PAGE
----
Side info: I had some friends that suffered from depression and went on an Erasmus exchange and they had some rough times, but they got through it (I, among other people, was there to help out and you’ll find someone to help you out, too. Maybe it isn’t a close friend, maybe it was a friend’s friend or not even that, and you gained a beautiful relationship with someone, you’ll never know, this is what this experience brings you, what brought me, closeness).

I was down, I wasn’t having the “dream” I was having the “I don’t know anyone that could potentially become my friend and it’s almost December, thank you life” kind of face. But, some of my friends and acquaintances drew closer and that is something I appreaciate a lot, I gained a lot from that, thank you Erasmus.

Now, it was December, I didn’t know anyone I liked, I didn’t join any society and that was the easiest way to meet people at my particular uni, I know there are some sort of “erasmus societies” – they never did anything of my interest, so I didn’t bother. I just wanted to go home, cuddle with my dog and forget about this experience.

As I was recalling all the shitty feelings and the fact that I didn’t know anyone, I remembered that I loved every little trip I made during this semester. I didn’t waste my money on stupid parties, or alcohol, every time I felt lonely I took the road, and that was the best decision I’ve ever made (Thank you, old me). I learned so much, did so many stupid things, met weirdos and felt good. It was me, myself and I, and I couldn’t be happier (I know, you might be thinking “I couldn’t travel alone… that’s crazy”, let me tell you this: you won’t regret it, NEVER).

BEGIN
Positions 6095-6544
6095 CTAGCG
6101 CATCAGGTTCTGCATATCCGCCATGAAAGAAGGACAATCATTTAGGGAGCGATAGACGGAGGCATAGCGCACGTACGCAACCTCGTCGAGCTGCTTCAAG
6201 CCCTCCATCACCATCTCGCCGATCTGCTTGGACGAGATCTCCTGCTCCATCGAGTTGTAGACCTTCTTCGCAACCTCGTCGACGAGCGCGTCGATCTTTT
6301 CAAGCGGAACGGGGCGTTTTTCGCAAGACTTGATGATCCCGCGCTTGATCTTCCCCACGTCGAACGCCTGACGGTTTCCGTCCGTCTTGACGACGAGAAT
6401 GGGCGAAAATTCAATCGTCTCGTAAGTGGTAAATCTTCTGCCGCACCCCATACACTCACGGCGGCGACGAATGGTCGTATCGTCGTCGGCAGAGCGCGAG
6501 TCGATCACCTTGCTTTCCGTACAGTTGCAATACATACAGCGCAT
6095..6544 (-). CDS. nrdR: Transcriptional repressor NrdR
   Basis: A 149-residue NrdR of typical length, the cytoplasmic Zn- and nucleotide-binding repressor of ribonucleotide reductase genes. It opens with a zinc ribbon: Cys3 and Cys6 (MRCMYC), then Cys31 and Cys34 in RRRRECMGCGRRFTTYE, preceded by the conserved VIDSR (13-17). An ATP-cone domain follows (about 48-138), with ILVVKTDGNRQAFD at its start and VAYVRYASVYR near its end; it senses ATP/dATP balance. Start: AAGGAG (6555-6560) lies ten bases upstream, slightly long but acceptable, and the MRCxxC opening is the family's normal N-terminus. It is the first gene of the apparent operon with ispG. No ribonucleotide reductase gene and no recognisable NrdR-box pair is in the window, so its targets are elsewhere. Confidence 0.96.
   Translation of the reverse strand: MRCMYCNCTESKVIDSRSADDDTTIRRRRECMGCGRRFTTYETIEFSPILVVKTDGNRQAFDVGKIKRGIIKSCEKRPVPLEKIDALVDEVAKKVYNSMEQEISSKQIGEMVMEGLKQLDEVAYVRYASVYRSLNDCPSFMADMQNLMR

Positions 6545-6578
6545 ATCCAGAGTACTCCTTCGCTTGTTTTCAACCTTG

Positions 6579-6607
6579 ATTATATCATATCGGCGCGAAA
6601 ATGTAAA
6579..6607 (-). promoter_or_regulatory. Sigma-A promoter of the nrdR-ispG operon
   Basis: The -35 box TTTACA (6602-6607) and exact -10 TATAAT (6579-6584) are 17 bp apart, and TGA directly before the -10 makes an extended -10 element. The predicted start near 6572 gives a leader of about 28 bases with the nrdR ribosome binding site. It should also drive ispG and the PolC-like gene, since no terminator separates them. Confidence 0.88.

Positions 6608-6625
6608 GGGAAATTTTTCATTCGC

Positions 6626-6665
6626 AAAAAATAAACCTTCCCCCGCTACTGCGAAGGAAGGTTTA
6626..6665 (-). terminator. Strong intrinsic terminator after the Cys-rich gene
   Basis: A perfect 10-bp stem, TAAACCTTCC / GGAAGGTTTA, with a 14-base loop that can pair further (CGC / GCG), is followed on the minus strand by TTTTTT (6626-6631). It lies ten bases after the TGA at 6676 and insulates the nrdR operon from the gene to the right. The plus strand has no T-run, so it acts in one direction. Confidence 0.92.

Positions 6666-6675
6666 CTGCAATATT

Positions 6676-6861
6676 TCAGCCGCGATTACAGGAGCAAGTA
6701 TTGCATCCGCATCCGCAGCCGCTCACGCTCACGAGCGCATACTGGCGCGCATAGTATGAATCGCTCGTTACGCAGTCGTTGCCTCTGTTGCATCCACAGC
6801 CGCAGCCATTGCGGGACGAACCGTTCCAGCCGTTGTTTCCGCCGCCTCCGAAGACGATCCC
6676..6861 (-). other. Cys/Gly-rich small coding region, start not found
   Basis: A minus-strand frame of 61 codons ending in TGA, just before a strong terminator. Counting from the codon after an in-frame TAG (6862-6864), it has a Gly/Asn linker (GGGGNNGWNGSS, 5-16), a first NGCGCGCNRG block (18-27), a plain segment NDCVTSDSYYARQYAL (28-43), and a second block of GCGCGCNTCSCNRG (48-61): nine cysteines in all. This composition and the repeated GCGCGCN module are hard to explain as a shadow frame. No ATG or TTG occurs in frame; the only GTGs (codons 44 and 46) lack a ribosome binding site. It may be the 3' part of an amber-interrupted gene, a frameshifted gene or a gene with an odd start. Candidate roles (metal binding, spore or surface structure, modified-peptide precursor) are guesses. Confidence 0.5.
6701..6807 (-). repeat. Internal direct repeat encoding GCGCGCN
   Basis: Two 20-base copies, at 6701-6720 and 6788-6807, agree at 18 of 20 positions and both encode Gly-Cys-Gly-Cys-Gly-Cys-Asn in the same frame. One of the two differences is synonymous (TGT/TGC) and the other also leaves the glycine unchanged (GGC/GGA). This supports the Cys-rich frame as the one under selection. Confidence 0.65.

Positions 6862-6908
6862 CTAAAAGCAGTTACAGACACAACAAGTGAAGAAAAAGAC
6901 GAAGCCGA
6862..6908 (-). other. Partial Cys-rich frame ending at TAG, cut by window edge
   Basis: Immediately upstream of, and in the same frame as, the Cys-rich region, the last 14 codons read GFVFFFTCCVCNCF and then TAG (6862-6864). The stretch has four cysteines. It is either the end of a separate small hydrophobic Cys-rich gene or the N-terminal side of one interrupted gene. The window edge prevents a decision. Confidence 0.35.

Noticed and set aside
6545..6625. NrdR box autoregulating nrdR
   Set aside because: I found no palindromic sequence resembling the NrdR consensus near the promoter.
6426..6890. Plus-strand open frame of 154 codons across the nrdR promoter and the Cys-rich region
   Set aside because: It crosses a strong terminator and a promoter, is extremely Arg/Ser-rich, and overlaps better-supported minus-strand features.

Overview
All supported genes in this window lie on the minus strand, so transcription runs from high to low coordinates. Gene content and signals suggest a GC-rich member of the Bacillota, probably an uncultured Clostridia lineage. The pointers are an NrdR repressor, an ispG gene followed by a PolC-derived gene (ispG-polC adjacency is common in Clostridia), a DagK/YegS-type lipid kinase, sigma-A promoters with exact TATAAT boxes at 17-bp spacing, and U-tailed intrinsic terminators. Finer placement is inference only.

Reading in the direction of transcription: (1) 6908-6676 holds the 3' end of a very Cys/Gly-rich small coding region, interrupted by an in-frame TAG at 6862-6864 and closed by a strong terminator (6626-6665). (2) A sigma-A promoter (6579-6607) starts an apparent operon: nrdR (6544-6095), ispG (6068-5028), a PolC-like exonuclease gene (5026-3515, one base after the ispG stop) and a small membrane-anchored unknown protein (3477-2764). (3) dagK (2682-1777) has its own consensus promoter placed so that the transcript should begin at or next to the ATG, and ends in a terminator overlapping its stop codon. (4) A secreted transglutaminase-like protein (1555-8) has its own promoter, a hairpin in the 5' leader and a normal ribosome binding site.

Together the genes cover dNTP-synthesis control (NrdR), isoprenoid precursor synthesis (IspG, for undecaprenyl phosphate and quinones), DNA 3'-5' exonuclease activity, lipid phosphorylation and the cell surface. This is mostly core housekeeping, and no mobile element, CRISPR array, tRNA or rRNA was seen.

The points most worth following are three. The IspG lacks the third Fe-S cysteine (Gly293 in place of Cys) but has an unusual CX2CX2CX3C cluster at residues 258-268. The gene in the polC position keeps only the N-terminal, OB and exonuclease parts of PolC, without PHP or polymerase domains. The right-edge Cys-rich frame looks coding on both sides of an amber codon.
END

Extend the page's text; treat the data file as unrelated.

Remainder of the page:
All in all, this semester taught me these seven things:

  1. You are ok on your own.
  2. It’s ok to feel down sometime,
  3. but you have to remember, there is people out there who love you and want to hear from you, THE REAL YOU, not the fake you, the “good” you.
  4. TRAVEL! alone, in company, whatever, just do it.
  5. Never wait for someone to do something. DO IT YOURSELF.
  6. You’ll strenghten up some friendships and lose some others, that was bound to happen anyways.


Note: I’ll continue with my second semester on the next post! keep updated (If you wanna).


-Do you really need another souvenir?


You know, if this doesn’t work, go down below 🙂